Tag Archives: pinto beans

Frijoles!

1 Oct

Frijoles | The Farm Paparazzi
It’s bean harvest time! When you listen to farm reports, you’ll hear them talk about beans. Thems not our beans. Thems soybeans. We ain’t got no soybeans.

Frijoles | The Farm Paparazzi

Okay, now that every English teacher I’ve ever had is crying tears of desperation, I’ll tell you that we raise dry edible beans. Mainly pinto beans. Yup, those beans you buy for your Chugwater Chili and your Mexican food.

Frijoles | The Farm Paparazzi

I love raising a crop that I can cook with. Corn is great, but I have to wait for the cows to turn it into nutritious, delicious beef. Malt barley is great, but I have to wait to drink that as beer. And right now, at 27 weeks pregnant, I’ll be waiting awhile before I can even do that.

Frijoles | The Farm Paparazzi

But pintos? Yes, those, I can cook up and eat in all their original glory. They are also fun to give away as gifts.

We harvest beans two ways. The first way is called direct cutting and is a more modern method. On center-pivot irrigated ground, we grow upright bean varieties. These plants grow taller than other varieties and we can run a flex-header through the field to combine.

Frijoles | The Farm Paparazzi

The header’s cutting bar actually flexes to contour with the ground, rather than staying rigid. This allows the head to move across the field and harvest the beans more effectively.

Frijoles | The Farm Paparazzi

We also have an air reel on the head that helps keep the shelled beans in the head once they’re cut.

Frijoles | The Farm Paparazzi

There’s more to growing beans for direct cutting, but you get the gist.

Frijoles | The Farm Paparazzi

The second method is the traditional method. On flood irrigated ground, we have to pull ditches in between the crop rows so the water can run down and irrigate the entire row. This creates mounds in the field that aren’t conducive to direct cutting. So we take our Pickett machine through the field first.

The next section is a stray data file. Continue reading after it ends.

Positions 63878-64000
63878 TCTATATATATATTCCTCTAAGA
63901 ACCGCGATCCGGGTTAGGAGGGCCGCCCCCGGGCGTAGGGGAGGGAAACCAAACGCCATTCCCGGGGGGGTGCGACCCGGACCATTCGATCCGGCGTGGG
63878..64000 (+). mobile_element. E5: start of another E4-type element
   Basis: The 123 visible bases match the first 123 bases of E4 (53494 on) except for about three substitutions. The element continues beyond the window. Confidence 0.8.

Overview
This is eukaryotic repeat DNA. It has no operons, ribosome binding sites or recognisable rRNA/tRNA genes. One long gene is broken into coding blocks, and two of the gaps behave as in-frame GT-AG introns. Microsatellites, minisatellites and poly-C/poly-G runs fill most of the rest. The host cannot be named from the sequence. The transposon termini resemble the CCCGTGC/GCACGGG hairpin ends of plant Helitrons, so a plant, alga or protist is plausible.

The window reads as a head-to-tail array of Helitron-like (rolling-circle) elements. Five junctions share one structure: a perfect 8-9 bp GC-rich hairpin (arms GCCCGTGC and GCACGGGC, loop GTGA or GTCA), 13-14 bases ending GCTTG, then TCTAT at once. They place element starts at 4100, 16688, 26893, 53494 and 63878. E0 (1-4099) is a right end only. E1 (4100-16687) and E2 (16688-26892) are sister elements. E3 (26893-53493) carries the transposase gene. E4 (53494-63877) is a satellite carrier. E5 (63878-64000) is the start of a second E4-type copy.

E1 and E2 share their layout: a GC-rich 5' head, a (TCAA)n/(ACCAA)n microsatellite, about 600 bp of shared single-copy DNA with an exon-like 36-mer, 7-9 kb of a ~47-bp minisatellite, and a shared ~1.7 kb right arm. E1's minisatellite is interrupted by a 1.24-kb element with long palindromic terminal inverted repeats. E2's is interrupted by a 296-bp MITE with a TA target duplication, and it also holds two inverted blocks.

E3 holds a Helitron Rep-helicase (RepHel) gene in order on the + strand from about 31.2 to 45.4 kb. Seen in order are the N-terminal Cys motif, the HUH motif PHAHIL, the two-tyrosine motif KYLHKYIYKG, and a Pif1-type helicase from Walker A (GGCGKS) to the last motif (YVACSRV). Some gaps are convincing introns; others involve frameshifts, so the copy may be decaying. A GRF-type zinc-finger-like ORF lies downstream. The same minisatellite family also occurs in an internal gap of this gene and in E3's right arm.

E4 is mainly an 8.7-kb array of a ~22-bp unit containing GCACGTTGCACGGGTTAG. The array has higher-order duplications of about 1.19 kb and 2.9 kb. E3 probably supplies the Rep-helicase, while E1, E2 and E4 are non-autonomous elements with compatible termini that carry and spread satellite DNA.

Frijoles | The Farm Paparazzi

This machine cuts the plants at the roots and a rod breaks partially cut roots and lifts the plants. Then the cut plants are pulled into a windrow behind the machine.

Frijoles | The Farm Paparazzi

This is done when the beans are mostly dry, but not completely dry, to prevent the bean pods from shattering during the cutting process. It helps to cut when the humidity is high and/or there is a dew.

Frijoles | The Farm Paparazzi

Frijoles | The Farm Paparazzi

Then the windrows are left to dry and a second pass is made with the combine to finish harvest.

Frijoles | The Farm Paparazzi

Frijoles | The Farm Paparazzi

I’ve told you about the grain cart before, but in this harvest, we don’t run the cart. Beans are more fragile and apt to split the more they are handled, so the combine usually dumps directly onto semi trucks and the semis haul them to the beanery.

Frijoles | The Farm Paparazzi

Our beans go to Kelly Bean in Torrington, Wyo. where they get sold all over the world and may end up on your dinner plate. Ole!

Frijoles | The Farm Paparazzi

God Bless You & American Agriculture,

Liz

[Jesus said,] “Yes, I am the vine; you are the branches. Those who remain in me, and I in them, will produce much fruit. For apart from me you can do nothing.” – John 15:5

 

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Soaking up the Sun

18 Jul

After the long weeks of rain departed and the sun started shining, our crops and garden took off with a bang!

Growing | The Farm Paparazzi

Clay is happy to be soaking up the sun. Our short-haired dog did not approve of the rain and clouds.

The corn is close to head high and some is starting to tassel.

Growing | The Farm Paparazzi

Over knee high on June 25

Growing | The Farm Paparazzi

Over chest high on July 10

The barley is getting close to harvest. It won’t be too long before you can drink it from a Coors can.

IMG_2499

Growing | The Farm Paparazzi

The beans are really taking off.

Growing | The Farm Paparazzi

Growing | The Farm Paparazzi

The garden is growing like crazy. I’m picking zucchini and anxiously awaiting tomatoes and peppers.

Growing | The Farm Paparazzi

Garden on July 2…

Growing | The Farm Paparazzi

…and then on July 10!